Seaweed houses in Xiaoxi village: embodiment of the Chinese wisdom
When it comes to Weihai, a coastal city in Shandong province, many people's first impression is often of its various representative attractions such as Liugong Island, Chengshan Cape and Akayama.
As a coastal city situated on the easternmost tip of the Shandong Peninsula, Weihai is not only known for its scenic beauty but also for its rich history and culture. Human activities in this area can be traced back to the Neolithic Age, making it an important hub of history and culture, evident in its remaining architectural structures, famous mountains, villages and folk customs.
One notable feature of Weihai's cultural heritage is the seaweed house, which serves as a significant embodiment of local folk culture. Most of these seaweed houses can be found in the villages of Rongcheng, Weihai, which have a history spanning 600 to 700 years, originating from large population migrations during the early Ming Dynasty.
Located to the north of Weihai along the picturesque coastal road of National Highway 228, lies a village with a well-preserved layout dating back to the Qing Emperor Kangxi's era. This village, known as Xiaoxi, contains a multitude of seaweed houses. From a distance, these mottled-colored houses form a beautiful panorama. Xiaoxi Village is situated to the east of The Dream Sea (Na Huong Hai), with the magnificent coastal route 228 to its north and the serene sea to its west.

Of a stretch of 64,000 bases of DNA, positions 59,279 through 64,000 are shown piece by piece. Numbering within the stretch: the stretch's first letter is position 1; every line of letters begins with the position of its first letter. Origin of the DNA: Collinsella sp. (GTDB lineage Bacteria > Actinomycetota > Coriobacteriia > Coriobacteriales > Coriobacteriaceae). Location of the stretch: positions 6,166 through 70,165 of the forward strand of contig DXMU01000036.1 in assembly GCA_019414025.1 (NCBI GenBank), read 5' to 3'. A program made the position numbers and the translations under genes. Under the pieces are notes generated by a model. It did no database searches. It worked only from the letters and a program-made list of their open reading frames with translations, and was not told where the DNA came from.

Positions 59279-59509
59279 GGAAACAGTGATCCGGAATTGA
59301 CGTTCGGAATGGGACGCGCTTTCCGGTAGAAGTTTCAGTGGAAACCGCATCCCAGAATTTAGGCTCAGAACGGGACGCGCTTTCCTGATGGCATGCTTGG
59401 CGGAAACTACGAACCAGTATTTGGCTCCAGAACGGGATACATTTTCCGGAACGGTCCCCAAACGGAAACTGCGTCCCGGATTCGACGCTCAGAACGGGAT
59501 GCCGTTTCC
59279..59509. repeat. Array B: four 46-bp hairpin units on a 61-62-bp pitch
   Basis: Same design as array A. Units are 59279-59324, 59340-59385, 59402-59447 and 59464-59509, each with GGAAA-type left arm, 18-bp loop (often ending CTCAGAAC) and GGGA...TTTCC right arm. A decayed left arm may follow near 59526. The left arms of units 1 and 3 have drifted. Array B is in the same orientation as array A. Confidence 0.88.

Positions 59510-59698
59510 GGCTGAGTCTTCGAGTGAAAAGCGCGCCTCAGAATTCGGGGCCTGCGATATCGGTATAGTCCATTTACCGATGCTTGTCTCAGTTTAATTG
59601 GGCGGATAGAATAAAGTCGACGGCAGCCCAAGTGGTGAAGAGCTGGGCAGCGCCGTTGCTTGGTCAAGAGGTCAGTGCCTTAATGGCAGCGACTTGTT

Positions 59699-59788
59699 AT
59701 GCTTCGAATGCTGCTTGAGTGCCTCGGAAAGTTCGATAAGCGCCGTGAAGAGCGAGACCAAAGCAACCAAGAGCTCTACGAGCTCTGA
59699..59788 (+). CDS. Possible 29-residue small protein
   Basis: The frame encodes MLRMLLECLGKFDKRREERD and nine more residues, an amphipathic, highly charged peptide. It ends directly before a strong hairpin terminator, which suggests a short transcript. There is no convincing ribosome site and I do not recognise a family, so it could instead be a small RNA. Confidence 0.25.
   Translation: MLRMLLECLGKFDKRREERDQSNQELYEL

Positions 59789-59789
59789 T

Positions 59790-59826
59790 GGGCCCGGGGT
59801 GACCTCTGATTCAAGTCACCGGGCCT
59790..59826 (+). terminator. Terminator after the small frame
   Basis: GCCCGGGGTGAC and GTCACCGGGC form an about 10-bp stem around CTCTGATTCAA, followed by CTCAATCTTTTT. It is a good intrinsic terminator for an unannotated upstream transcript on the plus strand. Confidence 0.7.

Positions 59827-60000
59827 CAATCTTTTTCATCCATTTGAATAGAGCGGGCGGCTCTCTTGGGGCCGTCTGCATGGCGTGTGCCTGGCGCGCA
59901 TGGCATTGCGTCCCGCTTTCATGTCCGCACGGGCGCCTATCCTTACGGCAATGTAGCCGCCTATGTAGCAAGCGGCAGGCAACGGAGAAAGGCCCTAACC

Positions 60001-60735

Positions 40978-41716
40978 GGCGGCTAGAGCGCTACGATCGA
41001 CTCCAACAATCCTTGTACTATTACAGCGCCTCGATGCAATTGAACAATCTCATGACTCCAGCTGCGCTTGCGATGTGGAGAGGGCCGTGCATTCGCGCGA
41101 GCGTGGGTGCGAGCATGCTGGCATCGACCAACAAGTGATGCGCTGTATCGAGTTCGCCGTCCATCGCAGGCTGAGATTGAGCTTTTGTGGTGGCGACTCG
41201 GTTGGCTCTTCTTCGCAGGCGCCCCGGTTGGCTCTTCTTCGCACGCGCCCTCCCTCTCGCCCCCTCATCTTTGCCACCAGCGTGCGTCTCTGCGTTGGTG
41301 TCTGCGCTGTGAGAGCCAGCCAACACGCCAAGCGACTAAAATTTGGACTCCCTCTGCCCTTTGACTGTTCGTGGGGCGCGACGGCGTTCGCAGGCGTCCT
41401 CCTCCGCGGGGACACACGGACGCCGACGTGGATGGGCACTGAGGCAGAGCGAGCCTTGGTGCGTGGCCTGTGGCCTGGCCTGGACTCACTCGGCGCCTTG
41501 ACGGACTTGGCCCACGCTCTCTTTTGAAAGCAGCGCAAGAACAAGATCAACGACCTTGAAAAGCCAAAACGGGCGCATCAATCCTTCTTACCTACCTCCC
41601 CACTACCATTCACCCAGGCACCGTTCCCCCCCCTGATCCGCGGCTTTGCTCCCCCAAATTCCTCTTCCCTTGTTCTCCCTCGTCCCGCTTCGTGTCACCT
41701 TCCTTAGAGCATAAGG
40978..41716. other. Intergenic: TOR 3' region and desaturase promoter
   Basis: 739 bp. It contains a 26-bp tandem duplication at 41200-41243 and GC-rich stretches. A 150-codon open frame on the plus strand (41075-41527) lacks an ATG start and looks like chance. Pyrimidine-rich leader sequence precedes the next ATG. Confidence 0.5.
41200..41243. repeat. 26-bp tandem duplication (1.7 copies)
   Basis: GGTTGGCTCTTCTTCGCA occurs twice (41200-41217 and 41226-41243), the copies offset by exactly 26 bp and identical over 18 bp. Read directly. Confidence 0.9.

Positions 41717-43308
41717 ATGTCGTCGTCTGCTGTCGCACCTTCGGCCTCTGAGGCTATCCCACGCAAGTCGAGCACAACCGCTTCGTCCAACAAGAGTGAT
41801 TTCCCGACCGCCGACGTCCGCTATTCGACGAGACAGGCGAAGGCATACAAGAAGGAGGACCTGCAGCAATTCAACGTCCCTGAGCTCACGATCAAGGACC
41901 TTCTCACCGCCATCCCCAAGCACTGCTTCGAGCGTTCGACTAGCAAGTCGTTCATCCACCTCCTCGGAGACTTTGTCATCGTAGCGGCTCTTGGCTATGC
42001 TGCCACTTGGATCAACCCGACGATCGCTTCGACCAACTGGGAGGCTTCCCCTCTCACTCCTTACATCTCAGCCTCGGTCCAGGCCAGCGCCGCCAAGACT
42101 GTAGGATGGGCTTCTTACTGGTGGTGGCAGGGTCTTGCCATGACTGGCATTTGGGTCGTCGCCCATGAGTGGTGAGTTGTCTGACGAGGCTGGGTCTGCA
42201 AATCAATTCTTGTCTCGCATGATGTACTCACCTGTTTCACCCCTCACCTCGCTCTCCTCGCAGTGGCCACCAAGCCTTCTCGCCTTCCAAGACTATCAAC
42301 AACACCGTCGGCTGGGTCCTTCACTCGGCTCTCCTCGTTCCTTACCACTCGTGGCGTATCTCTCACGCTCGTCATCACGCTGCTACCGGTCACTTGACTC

Xiaoxi Village, an ancient settlement built during the Qing Kangxi period, is nestled in the northern coastal region of Rongcheng. Due to its well-preserved seaweed houses and the inheritance of folk culture, it was officially recognized as one of the fifth batch of national traditional villages in 2019.
Although many parts of Xiaoxi Village have undergone transformations over the course of a hundred years, the one constant feature has been the presence of seaweed houses. In total, the village boasts 110 well-preserved seaweed houses.
Seaweed houses are considered the culmination of ancient Chinese working people's ingenuity and represent a distinctive architectural style in Jiaodong, particularly in Weihai. The construction process involves several intricate steps, such as preparing materials, erecting walls and thatching roofs. The quality of the thatching, in particular, directly affects the effectiveness and durability of these residential buildings. In this process, layers of seaweed and wheat straw are carefully placed in a circular manner and reinforced with yellow mud. The result is a seaweed residential building that remains warm in winter, cool in summer, and resilient against the sea breeze and heavy snow.
These unique residential structures, known as seaweed houses, have attracted the attention of many architectural enthusiasts who appreciate characteristic homes, such as the stilted buildings in Sichuan, quadrangle dwellings in Beijing, cave dwellings in the Loess Plateau and Mongolian yurts on the Inner Mongolia Plateau.
The author is a postgraduate student from Shandong University.